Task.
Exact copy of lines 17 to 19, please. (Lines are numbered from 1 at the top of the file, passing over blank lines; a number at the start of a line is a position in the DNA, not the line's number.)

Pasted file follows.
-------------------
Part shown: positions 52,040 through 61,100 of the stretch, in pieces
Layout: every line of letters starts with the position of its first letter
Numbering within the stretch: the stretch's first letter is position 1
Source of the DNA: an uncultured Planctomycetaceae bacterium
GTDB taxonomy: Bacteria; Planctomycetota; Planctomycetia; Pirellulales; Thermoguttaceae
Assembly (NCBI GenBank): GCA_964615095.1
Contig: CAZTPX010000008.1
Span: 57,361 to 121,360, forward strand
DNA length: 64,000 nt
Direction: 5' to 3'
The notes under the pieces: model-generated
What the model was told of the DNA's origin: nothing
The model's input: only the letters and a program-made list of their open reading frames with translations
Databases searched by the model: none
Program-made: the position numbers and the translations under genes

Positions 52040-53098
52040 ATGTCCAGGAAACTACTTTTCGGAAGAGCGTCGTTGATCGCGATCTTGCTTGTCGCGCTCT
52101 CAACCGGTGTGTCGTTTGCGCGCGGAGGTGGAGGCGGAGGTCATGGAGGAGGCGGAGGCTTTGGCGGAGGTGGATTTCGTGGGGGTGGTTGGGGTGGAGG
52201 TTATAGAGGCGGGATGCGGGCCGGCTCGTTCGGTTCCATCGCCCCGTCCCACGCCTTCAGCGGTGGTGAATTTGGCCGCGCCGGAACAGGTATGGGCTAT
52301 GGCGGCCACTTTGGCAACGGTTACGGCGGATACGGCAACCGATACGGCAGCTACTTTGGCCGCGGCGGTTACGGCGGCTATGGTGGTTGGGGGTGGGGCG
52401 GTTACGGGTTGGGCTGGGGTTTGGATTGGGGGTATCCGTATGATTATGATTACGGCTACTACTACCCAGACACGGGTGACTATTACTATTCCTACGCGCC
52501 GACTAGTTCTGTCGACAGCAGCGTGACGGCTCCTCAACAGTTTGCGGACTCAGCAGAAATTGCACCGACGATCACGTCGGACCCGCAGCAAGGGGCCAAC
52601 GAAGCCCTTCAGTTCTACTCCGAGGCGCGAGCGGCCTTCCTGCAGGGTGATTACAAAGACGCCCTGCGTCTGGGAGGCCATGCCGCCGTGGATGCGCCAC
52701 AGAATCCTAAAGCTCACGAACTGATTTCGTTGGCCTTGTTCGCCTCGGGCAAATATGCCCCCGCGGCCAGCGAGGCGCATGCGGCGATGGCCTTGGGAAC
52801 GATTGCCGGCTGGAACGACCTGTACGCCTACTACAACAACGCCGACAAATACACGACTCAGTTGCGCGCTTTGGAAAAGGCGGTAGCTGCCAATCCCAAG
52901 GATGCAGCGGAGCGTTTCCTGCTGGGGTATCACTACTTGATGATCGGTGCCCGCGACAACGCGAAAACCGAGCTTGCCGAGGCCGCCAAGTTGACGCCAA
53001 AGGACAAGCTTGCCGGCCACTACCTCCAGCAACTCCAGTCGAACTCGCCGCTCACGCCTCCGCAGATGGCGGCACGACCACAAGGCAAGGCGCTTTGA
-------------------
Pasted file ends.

52040 ATGTCCAGGAAACTACTTTTCGGAAGAGCGTCGTTGATCGCGATCTTGCTTGTCGCGCTCT
52101 CAACCGGTGTGTCGTTTGCGCGCGGAGGTGGAGGCGGAGGTCATGGAGGAGGCGGAGGCTTTGGCGGAGGTGGATTTCGTGGGGGTGGTTGGGGTGGAGG
52201 TTATAGAGGCGGGATGCGGGCCGGCTCGTTCGGTTCCATCGCCCCGTCCCACGCCTTCAGCGGTGGTGAATTTGGCCGCGCCGGAACAGGTATGGGCTAT